Bill and Melinda Gates don’t want you to believe the myth. They’re here to tell you that the world will be a better place in twenty-five years. How can they be so sure? Easy. Just look at history.
Twenty-five years ago, the world was worse off than it is today. They have charts to prove it!
I agree that I enjoy living in 2014. I think that life is pretty comfortable here in America, and the Gateses rightly note that the world is more comfortable in most places than it was twenty-five years ago. But I find their history lesson a little problematic.
As all investing firms say, “Past performance is not necessarily indicative of future results.”
I think Bill and Melinda would do well to heed that advice.
If we take a longer view of history, we find that things don’t always improve over the space of twenty-five years just because the previous twenty-five were pretty cool.
During the nineteenth century, most people in the West thought like Bill and Melinda. The Enlightenment had brought people progressive ideas. The Industrial Revolution caused unprecedented technological development, bringing higher standards of living. How could anything stand in the way of this progress of the human spirit?
The Great War began in 1914 and dragged on until 1918. Over nine million young men died. As the war wound down, the Spanish flu spread, killing many times more people than the war did. Things looked to improve for a few years, but then the stock market crashed in 1929, sending the world into the Great Depression. And then began the Second World War, a war in which participants brought brutality and atrocity to new levels.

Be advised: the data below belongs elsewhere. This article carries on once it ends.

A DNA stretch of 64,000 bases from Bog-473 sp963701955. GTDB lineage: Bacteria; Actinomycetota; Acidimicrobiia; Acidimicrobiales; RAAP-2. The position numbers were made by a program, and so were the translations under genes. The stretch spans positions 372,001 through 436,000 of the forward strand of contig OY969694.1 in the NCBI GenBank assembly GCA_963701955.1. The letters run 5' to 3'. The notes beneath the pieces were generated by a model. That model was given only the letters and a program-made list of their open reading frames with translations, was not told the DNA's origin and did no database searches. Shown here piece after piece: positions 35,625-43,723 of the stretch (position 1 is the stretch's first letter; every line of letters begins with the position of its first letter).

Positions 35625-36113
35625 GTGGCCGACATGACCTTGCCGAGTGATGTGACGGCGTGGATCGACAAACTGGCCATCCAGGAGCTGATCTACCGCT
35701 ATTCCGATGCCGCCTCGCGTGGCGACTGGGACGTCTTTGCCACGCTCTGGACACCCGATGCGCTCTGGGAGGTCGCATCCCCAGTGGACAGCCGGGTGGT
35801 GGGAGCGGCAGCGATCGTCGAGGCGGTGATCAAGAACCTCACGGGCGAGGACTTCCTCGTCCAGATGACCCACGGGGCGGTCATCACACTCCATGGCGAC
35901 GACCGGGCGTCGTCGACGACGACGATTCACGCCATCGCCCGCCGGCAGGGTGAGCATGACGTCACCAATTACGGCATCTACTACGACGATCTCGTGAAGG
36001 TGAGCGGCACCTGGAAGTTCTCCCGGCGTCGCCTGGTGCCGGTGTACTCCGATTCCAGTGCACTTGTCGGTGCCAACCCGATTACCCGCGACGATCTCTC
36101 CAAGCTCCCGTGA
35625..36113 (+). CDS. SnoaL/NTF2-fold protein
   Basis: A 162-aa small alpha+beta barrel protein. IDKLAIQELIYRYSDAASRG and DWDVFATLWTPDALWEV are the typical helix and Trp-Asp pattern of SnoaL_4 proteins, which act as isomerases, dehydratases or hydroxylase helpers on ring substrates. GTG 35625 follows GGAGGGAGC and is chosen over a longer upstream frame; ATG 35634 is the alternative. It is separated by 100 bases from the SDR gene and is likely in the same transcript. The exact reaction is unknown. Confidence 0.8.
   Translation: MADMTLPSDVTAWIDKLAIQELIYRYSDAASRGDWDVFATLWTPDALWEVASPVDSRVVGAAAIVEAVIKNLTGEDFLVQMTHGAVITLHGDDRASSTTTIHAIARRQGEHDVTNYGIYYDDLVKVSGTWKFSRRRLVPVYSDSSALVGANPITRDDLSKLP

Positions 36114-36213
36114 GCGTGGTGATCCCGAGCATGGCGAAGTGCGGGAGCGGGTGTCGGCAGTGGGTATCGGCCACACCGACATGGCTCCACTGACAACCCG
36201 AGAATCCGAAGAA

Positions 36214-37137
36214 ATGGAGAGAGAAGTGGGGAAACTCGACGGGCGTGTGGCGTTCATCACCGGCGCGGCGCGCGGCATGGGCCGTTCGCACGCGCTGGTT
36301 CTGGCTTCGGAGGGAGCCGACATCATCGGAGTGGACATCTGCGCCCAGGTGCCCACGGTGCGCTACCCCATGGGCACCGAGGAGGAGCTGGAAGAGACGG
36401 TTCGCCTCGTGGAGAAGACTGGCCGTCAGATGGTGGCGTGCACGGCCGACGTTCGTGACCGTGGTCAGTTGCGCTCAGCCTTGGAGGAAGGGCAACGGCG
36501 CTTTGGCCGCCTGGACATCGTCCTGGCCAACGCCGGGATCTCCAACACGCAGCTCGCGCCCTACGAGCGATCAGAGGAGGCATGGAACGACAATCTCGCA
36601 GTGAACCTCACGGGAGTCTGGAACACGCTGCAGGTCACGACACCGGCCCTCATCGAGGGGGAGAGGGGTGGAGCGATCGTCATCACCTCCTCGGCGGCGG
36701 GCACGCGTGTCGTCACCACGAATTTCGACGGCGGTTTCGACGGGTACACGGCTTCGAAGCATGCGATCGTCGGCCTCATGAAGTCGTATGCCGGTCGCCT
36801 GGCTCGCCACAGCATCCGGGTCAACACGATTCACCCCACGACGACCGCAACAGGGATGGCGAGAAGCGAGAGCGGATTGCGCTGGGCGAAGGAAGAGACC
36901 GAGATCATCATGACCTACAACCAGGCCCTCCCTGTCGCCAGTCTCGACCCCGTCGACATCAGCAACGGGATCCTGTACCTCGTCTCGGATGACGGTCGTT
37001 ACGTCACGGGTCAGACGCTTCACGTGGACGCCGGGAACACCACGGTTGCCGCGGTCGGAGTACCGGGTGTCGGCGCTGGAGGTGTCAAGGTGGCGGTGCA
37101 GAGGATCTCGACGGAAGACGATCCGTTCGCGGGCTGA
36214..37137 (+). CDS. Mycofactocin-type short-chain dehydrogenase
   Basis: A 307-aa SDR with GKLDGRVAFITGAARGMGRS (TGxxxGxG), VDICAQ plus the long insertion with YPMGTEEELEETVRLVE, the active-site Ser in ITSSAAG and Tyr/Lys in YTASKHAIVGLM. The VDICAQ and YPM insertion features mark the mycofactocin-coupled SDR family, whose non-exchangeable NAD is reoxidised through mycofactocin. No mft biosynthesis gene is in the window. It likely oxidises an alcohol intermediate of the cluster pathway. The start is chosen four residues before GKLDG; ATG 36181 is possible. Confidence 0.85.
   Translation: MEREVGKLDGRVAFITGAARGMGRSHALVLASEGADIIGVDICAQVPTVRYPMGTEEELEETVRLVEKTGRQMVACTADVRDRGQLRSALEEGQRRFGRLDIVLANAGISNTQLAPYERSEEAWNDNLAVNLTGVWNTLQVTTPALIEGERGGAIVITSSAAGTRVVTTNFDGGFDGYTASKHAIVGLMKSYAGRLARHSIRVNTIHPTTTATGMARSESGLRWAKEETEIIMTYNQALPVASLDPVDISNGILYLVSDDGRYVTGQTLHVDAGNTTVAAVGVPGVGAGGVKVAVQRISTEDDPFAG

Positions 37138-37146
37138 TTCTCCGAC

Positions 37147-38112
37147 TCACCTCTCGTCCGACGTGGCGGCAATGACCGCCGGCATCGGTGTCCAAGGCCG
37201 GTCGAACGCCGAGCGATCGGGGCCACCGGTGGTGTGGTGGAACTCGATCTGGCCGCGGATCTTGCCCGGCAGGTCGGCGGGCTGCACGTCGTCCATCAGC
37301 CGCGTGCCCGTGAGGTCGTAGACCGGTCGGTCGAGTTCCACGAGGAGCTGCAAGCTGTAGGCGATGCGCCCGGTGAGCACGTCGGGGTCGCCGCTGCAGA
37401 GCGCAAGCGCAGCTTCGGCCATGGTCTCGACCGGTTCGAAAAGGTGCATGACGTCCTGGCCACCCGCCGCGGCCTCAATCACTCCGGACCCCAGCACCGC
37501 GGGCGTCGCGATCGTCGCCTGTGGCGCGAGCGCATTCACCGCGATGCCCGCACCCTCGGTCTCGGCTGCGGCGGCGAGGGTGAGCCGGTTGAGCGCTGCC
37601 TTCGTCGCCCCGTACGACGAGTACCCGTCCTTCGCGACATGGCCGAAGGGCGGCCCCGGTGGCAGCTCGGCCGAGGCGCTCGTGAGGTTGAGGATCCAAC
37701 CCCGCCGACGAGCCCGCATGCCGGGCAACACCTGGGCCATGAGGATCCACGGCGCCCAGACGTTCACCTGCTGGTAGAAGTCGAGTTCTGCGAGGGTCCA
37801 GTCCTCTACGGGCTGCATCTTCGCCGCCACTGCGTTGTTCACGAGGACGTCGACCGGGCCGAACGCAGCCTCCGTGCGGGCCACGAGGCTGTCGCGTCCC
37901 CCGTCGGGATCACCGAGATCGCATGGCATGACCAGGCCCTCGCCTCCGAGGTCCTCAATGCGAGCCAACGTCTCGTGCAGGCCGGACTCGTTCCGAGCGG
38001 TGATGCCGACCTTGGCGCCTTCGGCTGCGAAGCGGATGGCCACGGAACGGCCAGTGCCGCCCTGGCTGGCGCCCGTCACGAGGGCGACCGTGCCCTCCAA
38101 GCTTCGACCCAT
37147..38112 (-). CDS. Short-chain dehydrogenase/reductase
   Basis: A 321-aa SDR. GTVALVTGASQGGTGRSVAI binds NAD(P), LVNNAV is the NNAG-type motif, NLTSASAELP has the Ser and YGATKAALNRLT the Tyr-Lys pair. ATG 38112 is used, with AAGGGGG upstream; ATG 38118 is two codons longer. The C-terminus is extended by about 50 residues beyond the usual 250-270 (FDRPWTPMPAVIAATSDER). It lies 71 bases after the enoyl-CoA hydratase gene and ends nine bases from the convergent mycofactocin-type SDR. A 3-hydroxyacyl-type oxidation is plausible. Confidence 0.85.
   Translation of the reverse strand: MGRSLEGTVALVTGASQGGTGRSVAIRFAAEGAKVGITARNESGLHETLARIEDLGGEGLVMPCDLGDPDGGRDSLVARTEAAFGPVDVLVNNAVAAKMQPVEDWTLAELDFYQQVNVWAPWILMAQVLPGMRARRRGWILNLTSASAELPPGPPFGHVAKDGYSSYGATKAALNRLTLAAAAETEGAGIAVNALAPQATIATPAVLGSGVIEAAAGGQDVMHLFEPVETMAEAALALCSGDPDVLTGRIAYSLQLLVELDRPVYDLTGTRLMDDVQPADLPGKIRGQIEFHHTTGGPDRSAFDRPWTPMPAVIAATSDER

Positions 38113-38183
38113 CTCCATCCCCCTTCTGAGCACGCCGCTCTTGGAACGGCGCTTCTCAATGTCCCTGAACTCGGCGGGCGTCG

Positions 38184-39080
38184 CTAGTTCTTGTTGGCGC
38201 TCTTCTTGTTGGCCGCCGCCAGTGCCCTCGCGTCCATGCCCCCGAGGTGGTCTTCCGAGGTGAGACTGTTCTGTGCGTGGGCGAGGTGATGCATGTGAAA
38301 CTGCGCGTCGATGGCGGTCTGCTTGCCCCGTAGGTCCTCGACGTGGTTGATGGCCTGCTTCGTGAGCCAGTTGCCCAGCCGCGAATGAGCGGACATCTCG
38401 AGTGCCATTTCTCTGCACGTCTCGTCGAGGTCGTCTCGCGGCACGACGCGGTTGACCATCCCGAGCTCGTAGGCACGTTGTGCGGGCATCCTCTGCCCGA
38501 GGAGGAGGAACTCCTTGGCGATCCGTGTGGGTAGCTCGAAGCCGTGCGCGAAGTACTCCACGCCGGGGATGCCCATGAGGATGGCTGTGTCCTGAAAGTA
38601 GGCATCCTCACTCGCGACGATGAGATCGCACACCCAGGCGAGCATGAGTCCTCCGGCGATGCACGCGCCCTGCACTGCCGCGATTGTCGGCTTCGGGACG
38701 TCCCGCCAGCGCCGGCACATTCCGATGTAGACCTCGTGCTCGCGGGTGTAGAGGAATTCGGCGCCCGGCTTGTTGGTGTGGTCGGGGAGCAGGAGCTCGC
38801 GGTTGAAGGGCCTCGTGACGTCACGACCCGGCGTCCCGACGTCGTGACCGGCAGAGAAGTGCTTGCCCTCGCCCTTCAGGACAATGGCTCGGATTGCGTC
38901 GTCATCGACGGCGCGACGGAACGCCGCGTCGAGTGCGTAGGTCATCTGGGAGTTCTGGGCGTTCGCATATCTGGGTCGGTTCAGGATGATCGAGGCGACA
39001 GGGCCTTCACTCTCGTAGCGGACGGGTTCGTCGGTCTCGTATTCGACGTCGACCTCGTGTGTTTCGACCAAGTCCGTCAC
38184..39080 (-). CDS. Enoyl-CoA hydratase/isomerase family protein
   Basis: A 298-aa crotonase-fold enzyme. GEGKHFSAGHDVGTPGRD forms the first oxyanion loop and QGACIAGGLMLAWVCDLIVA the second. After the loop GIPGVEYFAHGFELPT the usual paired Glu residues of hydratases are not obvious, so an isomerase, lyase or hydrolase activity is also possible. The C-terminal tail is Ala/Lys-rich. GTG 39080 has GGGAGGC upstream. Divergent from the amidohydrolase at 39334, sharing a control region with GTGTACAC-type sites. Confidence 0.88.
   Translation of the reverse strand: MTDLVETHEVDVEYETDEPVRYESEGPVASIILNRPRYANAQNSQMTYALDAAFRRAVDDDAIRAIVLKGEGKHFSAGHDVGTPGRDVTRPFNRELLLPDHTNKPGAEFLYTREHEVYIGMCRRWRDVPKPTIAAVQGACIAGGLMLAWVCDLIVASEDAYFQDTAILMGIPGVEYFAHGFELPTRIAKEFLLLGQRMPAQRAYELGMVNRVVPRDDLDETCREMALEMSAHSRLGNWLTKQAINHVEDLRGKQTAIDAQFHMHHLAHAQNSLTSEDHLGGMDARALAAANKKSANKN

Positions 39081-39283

The twentieth century caused many people around the world to lose their faith in this idea of progress.
Things have steadily been getting better since the 1940s. Progressivism has made a bit of a comeback. But a long view of history shows us that things can change quickly.
But something bothers me more than the Gateses’ historical myopia. I’m bothered by how they define “better.” The world is physically healthier than it was twenty-five years ago, and it’s financially wealthier than it was twenty-five years ago. Is that as good as it gets?
I’ve been reading Augustine’s City of God lately. Augustine wrote this massive work as the Roman Empire crumbled. In the book he wrote about the glory days of Rome’s Republic. Rome had subdued her enemies and increased her wealth, but Augustine notes that her morals were in decline. The people became increasingly addicted to luxury, and the government became increasingly addicted to corruption.
Augustine talks about the material calamities that befell the Roman people, but he’s much more interested in their spiritual state.
I think he’s on to something. We can’t forget to talk about the moral aspect, when we ask how far we’ve come. Is the world more moral than it was twenty-five years ago? In my opinion, it’s a bit of a mixed bag. In some ways, yes; in some ways, no; and in some ways, maybe.
In the long view of history, human morality has always been a fairly mixed bag.
How are we progressing morally? I think it’s a conversation worth having. It’s just a lot harder to put our answers on a colorful chart.